One of the kids in my third grade class got a silver foot within four weeks of the spring. It was impossible. Usually the silver feet didn’t start appearing until the end of May, or even the start of June. So I asked the kid how he had done it so quickly.

            It turns out that every child has a hole puncher somewhere in their house.

            This kid had gotten his first card, one without any punches, brought it home, and punched in two hundred laps. Then he laid low for a few days, waiting for two hundred to be a near-reasonable number, and then he started running. Whoever was punching the cards didn’t need to recognize his face, because it was a new staff member every recess. This guy had supposedly run two hundred laps in the time that it would take most kids to hit fifty, and the teachers were impressed.

            And how did he explain not having the green, red, or blue trinkets that he should have already earned? He didn’t need to. He’d taken last year’s and hooked them onto his backpack.

            It was a kind of conflict that I’d never had before. I mean, hole punching sounded so easy, and it was a one-way ticket to being one of the cool kids. I could imagine myself showing that silver foot-shaped trinket to everybody on the school bus and being so unfathomably popular.

            Here’s the problem: I had already run fifty-some laps that year. My card already had the fifty punched in on the bottom, and the bottom half is only supposed to have one hole in it, the unit of twenty-five that you’re on. If I wanted to skip any more than twenty-four laps, I would need a fresh, blank card.

            So I schemed. Well, I half-schemed. I thought of ideas, but I was too afraid to act on any of them. I could try to pickpocket the staff member that handed out the cards. But that was risky. If I was caught, who knew what would happen to me? I could try to recreate the card on a computer and print out my own copy. But what if I missed a detail? What if the texture of paper wasn’t quite the same, or the font wasn’t perfect, or the spacing was wrong?

            I spiraled into a state of self-loathing. I stopped running laps. I even stopped planning to get a fake card. If you could cheat to get the trinkets, then the track meant nothing to me. All of the status that the trinkets provided was a sham. Had any student in the history of the school really earned a silver foot properly? Or had they all been cheaters?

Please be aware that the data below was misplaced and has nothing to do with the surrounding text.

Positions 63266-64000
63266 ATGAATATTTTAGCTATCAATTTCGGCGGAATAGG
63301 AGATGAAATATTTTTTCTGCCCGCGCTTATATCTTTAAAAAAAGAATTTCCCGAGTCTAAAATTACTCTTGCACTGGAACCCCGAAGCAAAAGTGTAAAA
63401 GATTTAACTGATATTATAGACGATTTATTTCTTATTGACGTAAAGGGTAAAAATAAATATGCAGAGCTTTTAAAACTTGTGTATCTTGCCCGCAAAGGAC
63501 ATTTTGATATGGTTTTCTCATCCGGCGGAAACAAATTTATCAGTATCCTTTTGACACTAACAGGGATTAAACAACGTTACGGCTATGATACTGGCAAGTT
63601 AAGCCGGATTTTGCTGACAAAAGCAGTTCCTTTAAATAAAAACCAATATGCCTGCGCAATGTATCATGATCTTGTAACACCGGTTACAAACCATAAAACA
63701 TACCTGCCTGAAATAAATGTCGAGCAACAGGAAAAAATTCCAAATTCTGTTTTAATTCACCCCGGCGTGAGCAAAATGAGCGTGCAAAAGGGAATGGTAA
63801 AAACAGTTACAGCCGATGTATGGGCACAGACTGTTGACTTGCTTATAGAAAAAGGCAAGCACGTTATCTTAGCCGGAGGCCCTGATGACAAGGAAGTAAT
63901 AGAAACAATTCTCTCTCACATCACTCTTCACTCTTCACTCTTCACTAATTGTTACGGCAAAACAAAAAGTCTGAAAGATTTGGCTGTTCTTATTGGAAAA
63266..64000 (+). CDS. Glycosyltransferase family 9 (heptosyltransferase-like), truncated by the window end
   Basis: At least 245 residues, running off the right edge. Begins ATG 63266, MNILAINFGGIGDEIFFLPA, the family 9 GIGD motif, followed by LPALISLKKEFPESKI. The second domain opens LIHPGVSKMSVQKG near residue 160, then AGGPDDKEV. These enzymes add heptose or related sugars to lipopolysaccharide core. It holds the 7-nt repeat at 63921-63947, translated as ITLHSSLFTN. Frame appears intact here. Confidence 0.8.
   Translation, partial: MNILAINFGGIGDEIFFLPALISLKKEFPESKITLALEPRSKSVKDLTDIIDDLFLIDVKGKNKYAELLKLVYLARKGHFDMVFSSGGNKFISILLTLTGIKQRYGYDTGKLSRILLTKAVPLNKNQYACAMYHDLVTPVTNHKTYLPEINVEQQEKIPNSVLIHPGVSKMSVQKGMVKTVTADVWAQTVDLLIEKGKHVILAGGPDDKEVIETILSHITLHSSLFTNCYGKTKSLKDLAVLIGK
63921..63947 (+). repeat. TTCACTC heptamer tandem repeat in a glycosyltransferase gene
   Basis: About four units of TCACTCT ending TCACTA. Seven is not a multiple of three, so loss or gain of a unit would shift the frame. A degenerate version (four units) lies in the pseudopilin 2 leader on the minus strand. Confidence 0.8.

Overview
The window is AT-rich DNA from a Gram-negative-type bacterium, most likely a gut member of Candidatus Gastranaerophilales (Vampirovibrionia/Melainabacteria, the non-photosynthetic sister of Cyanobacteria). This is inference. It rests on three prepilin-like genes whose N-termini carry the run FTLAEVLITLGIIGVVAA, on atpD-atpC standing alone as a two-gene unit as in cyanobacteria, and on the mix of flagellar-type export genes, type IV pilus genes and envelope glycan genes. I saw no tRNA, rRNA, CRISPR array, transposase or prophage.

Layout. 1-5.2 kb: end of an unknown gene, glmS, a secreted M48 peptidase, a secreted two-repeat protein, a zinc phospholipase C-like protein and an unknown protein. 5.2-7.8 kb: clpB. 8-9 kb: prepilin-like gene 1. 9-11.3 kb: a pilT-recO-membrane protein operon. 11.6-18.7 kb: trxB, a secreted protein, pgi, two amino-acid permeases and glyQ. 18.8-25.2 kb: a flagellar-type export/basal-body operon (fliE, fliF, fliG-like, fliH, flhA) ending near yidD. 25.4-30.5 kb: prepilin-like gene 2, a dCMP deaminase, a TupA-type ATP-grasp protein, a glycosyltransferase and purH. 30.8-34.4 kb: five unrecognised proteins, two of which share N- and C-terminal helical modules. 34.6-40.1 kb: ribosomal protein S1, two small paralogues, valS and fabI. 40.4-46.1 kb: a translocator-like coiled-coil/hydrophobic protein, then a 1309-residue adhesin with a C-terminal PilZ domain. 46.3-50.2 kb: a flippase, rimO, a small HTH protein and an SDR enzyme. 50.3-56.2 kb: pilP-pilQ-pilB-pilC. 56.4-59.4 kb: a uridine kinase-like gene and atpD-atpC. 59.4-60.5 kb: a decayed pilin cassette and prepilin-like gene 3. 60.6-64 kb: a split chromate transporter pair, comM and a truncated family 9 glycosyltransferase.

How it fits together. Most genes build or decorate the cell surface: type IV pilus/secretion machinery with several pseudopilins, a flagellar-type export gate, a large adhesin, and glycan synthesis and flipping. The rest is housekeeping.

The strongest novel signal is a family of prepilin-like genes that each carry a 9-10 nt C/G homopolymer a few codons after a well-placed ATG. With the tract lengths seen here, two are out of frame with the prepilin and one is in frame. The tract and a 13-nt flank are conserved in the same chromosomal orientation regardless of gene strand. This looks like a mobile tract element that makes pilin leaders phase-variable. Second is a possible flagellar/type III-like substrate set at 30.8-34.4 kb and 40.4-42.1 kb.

One time when I was in high school, I went to Fred Meyer and found a big basket full of ten-cent trinkets. There were multicolored feet in that basket. I guess the teachers had to be buying them from somewhere. Maybe the kids were buying them somewhere too. Ten cents for a silver foot, and therefore ten cents for all of the fame that a child can imagine? Sounds like a good deal to me.



(This is Part 4 of the story. Part 1, Part 2, Part 3)


She tells me that her and her boyfriend are in an open relationship.

Turns out that one was a lie.

So I guess I accidentally stole this guy’s girlfriend, but he doesn’t even go to my college (yet), which means that he isn’t going to be a problem (yet). It’s November of my freshman year at college, and no matter what happens to me, I’m just kind of going along with it. Helpless flailing is one of my specialties.

But it turns out that this girl is kind of… clingy. I keep trying to do homework in my dorm, and she just goes ahead and invites herself over. She seems to think that she’s doing something wrong if I don’t hang out with her at least once a day, which is odd, because I feel like I’m doing something wrong if I hang out with the same person every day.

And then winter break rolls in, and despite going back home to the other side of the state, this girl is texting me nonstop. So I get tired of that rather quickly, and I call her up. I tell her, “We’re not very compatible, so I think that we should break up.”

She says, “That’s a silly reason to break up. I think that we’re still dating.”